Never Say Die: A Kentucky Colt, the Epsom Derby, and the Rise of the Modern Thoroughbred Industry
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A quarter of a million people braved miserable conditions at Epsom Downs on June 2, 1954, to see the 175th running of the prestigious Derby Stakes. Queen Elizabeth II and Sir Winston Churchill were in attendance, along with thousands of Britons who were all convinced of the unfailing superiority of English bloodstock and eager to see a British colt take the victory. They were shocked when a Kentucky-born chestnut named Never Say Die galloped to a two-length triumph at odds of 33–1, winning Britain’s greatest race and beginning an important shift in the world of Thoroughbred racing.
Never Say Die traces the history of this extraordinary colt, beginning with his foaling in Lexington, Kentucky, when a shot of bourbon whiskey revived him and earned him his name. Author James C. Nicholson also tells the stories of the influential individuals brought together by the horse and his victory—from the heir to the Singer sewing machine fortune to the Aga Khan. Most fascinating is the tale of Mona Best of Liverpool, England, whose well-placed bet on the long-shot Derby contender allowed her to open the Casbah Coffee Club. There, her son met musicians John Lennon, Paul McCartney, and George Harrison and later joined their band.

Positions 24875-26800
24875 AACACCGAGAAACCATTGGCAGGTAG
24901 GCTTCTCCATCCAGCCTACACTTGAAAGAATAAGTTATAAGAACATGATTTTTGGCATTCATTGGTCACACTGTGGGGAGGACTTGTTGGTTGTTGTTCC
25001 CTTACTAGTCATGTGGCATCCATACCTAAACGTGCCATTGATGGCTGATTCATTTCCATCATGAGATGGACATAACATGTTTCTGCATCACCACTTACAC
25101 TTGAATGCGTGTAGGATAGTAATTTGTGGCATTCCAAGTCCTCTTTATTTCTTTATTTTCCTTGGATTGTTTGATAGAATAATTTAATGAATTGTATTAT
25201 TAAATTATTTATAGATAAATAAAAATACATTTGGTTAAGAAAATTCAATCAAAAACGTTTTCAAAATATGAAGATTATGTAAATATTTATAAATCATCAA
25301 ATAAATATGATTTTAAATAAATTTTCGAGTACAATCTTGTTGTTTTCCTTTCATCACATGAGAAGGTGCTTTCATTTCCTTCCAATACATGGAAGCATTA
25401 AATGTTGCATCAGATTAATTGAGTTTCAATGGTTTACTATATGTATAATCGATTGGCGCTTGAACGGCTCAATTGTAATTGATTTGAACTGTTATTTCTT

Featuring a foreword by the original drummer for the Beatles, Pete Best, this remarkable book reveals how an underdog’s surprise victory played a part in the formation of the most successful and influential rock band in history and made the Bluegrass region of Kentucky the center of the international Thoroughbred industry.
James C. Nicholson is the author of The Kentucky Derby: How the Run for the Roses Became America’s Premier Sporting Event.
Nicholson has done a very fine job of placing the unique role of Never Say Die in perspective within the specific confines of Thoroughbred racing history, while at the same time explaining how this horse was touched by a vivid array of characters in other social and historical contexts. Who would have imagined that a racehorse would link such diverse institutions as the Singer sewing machine company, the Epsom Derby, and the Beatles? -- Edward L. Bowen, author of nineteen books on Thoroughbred racing
As a reader, I was left with a clear understanding of how the breeding industry has gone global, and importantly, how it will always follow the money. Racing enthusiasts will enjoy how the author sews together this unusual patchwork of characters into a narrative. -- John Eisenberg, author of The Great Match Race: When North Met South in America's First Sports Spectacle
[E]nlightening and entertaining [ . . .] Nicholson’s tale of close connections and global links is a yarn worth following. -- Wall Street Journal